I became a You Tube junkie! I had actually never seen a woman give birth in real life so I chose to familiarize both myself and partner with the reality of what natural birth looks like by watching birth videos online. Once I watched a few I was hooked! It was joyful to watch other women birth with ease and my eyes filled with tears every time a baby was born peacefully into the world. After watching a selection of natural births I then tuned in to Hypnobirth’s, which raised my expectations even further (see one of the most inspiring ones on my post here). The Business of Being Born and What Babies Want were also birth movies that I found highly informative and inspiring.
Reading natural birth stories.
I also read all the natural birth stories I could get my hands on – especially in Spiritual Midwifery by Ina May Gaskin, The Mother magazine, Hypnobirthing Birth stories and the Bornfree! Unassisted Birth website as well as on many other blogs. I loved each special story and felt as though I belonged in a world-wide collective of women who were creating their birthing experiences with empowerment and joy.
Screening out negative conversations
I’m generally not into watching or listening to things that are not in tune with what feels good to me. I just don’t have room in my brain to entertain it. This is very important during pregnancy when everyone and their Aunt Jemima seem to want to tell you their agonizing birth stories. Hypnobirthing recommends to avoid letting others recount their negative birth experiences as a way to keep your mind focused on your desire. I don’t want to negate the experience of anyone else as even women who have had emergency caesarean sections can still have created an empowering birth experience. However if you wanted to talk any doom and gloom to me during my pregnancy I really wasn’t taking it on.
Researching the physiology of birth
I like to be informed and felt it important to know what physiological changes to expect as I progressed in pregnancy, went into labour and gave birth. In lieu of any prenatal classes, (I showed up for a schedule session but no-one else came), I found it valuable to seek out information that helped me understand my body and know what to expect. (Yes I did read ‘What to Expect When You’re Expecting’ – it’s not the best or most positive pregnancy book, but it has some gems)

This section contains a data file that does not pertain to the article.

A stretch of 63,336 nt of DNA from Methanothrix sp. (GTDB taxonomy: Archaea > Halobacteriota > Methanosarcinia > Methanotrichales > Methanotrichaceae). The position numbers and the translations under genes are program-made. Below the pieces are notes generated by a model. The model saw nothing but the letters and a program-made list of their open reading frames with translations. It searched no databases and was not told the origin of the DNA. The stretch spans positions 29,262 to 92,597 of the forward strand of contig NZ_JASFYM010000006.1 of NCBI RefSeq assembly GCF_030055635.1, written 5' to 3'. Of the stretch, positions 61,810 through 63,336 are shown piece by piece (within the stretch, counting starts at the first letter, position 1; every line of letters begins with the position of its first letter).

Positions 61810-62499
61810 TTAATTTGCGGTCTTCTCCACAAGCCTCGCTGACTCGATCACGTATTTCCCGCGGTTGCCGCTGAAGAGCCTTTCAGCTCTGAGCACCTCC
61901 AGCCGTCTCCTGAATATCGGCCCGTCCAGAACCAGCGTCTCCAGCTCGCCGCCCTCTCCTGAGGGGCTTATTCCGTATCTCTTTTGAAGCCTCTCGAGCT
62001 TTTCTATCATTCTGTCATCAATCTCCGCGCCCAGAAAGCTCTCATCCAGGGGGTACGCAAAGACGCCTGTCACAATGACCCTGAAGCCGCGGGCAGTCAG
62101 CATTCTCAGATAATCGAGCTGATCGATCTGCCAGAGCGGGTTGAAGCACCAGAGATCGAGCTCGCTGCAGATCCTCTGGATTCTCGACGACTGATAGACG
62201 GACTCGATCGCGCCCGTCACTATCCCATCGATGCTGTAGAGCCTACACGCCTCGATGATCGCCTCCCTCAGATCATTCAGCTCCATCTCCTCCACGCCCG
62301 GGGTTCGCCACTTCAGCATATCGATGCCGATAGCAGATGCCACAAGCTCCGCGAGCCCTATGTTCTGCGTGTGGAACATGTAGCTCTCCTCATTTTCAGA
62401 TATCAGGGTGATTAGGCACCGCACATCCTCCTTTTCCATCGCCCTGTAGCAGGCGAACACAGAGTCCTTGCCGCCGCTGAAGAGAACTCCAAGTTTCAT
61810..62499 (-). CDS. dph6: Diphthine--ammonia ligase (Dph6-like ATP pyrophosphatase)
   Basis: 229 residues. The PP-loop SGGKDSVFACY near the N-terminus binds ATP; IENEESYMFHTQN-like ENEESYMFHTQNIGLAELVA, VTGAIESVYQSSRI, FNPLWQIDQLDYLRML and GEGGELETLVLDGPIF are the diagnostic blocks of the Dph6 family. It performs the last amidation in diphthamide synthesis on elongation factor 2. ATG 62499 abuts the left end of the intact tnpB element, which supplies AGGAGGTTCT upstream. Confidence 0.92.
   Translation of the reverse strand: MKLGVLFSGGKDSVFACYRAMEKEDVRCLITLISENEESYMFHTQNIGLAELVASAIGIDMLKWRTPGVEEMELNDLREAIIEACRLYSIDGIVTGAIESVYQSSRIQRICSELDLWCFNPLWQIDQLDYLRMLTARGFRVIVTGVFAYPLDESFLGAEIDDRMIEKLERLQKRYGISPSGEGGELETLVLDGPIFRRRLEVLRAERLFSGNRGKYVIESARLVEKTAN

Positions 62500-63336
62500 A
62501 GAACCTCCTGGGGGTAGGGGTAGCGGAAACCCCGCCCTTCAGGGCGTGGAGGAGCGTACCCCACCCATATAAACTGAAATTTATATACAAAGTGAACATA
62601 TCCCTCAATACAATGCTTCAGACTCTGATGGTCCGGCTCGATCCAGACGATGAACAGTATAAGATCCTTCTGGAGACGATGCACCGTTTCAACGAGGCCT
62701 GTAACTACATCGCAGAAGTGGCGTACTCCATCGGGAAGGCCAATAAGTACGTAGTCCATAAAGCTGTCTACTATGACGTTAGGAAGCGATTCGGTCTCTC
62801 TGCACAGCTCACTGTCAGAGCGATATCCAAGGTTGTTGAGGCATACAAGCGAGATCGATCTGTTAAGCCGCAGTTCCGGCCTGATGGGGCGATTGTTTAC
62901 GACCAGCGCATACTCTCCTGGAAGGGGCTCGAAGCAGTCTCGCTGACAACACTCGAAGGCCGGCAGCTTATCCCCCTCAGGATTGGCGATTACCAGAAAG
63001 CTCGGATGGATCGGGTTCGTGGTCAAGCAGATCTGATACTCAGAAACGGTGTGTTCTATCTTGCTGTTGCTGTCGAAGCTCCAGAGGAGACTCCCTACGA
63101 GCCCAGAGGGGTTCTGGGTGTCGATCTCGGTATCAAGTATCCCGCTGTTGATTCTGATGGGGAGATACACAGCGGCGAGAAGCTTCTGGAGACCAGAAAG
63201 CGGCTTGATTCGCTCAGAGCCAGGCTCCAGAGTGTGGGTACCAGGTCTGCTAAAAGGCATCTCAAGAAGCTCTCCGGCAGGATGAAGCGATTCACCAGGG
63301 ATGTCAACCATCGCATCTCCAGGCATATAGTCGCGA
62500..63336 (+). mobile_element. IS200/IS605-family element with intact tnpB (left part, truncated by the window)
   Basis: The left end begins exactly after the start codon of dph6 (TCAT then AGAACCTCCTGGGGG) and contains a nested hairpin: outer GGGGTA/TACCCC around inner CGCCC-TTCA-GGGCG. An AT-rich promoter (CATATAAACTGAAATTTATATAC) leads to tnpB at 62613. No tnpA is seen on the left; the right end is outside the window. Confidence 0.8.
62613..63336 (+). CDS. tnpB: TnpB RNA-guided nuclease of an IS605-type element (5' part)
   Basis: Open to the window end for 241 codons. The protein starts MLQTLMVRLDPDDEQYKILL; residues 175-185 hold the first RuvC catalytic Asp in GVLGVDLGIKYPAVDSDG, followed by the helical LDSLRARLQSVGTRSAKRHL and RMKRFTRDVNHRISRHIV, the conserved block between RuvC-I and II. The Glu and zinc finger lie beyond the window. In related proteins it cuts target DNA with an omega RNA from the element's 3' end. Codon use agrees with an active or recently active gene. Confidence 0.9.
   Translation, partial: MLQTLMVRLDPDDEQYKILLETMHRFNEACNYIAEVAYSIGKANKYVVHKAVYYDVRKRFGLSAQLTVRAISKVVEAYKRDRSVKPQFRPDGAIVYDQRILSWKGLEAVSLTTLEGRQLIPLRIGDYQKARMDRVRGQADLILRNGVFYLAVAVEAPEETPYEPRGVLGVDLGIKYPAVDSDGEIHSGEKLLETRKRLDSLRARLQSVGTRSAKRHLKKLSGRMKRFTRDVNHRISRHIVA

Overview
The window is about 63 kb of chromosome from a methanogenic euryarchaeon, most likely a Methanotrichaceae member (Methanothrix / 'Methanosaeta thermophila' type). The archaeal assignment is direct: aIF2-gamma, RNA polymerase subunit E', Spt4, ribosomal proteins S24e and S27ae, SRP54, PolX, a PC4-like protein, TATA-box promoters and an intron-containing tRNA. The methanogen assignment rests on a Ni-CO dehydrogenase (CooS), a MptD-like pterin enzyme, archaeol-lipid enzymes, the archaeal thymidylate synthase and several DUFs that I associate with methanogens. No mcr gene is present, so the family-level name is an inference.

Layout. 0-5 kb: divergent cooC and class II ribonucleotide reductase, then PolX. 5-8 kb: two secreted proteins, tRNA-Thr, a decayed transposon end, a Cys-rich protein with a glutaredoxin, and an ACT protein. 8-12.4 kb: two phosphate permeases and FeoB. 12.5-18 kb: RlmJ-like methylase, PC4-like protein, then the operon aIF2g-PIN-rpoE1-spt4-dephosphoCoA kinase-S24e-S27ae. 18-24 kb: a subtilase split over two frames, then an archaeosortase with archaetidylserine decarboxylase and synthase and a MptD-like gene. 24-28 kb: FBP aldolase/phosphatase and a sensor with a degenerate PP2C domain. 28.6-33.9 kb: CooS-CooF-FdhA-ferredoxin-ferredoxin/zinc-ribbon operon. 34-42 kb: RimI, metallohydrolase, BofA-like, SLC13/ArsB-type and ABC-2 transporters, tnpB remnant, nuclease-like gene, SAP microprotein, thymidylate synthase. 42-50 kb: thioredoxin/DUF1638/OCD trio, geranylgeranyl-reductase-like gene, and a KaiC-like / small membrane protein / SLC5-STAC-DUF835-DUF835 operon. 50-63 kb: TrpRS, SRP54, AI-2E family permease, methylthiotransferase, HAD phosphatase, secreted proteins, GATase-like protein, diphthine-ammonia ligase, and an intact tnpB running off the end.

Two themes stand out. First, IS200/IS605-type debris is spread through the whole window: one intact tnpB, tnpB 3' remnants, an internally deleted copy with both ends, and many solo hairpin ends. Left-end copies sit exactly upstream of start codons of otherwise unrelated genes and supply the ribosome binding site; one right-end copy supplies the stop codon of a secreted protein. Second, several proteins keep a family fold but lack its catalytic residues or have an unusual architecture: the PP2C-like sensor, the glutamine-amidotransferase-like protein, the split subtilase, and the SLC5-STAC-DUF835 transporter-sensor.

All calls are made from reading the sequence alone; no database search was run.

Some of the information I gathered was all at the last minute – for instance in my first birth when my water broke and experienced no contractions I went straight to Google to find out how common this was, what to do to naturally activate contractions, how long I could wait with my waters broken before seeking medical attention etc.
When my labour did kick in and advance I laboured peacefully at home. As we left to go to the hospital I experienced an intense surge of physical discomfort and emotional uncertainty as I suddenly felt the baby drop. Because I had researched, I quickly realised that I was in transition which is often reported to be the most difficult part of birth. Being aware of this fact, I was able to regain my composure and focus and know that I would be just fine!
For my second birth I learned more about breathing the baby down rather than pushing and read up on the natural expulsion reflex of the body that has enabled even women in comas to birth. This allowed me to have the confidence to relax totally and birth my baby gently with just one push at the end.
It felt good to learn more about the incredible body female body and rejoice in the profound changes I went through in pregnancy and birth.
Creating a Birth Plan
Writing my birth plan helped me get focused on my expectations and communicate these in a coherent way to others. I let my care providers know I was active I the process of my pregnancy and birth and made sure I was given clear answers and explanations for everything! I was well aware that having a birth plan does not mean everything goes according to that plan but the process of researching and writing it was highly valuable in creating the feelings of what I wanted to experience while in pre-labour, active labour, transition, birth and immediately afterwards for both the baby and myself. You can read more details about why and how I created a birth plan in my previous post here.
Finding a health care provider that really supports the choice for natural birth
For my first birth I wanted a midwife who would deliver my baby at home and yet could not find one. My Ob/Gyn was not highly supportive of natural birth and gave me quite a few suggestions that I would need pain relief and that there would be a reason to accept medical intervention. However after reading my birth plan, she did refer me to speak to one midwife to discuss my plans with in advance and see what could be accommodated within the hospital environment. It was a positive discussion but when I refused to come to the hospital to be medically induced immediately after my waters broke, that midwife then decided that she would not attend my birth at all! Thankfully I had ‘angels’ in the form of medical student and assistant midwife, Karina, my Doula-friend Sari and a host of other supportive individuals that enabled me to stay focused and informed. As Karina wisely told me ‘it doesn’t matter where you give birth. Your birth will be beautiful because you will make it so.’ And it was. In the end I had maybe 10 nurses and midwives in the room just watching as I gave birth the first time and I loved every one of them.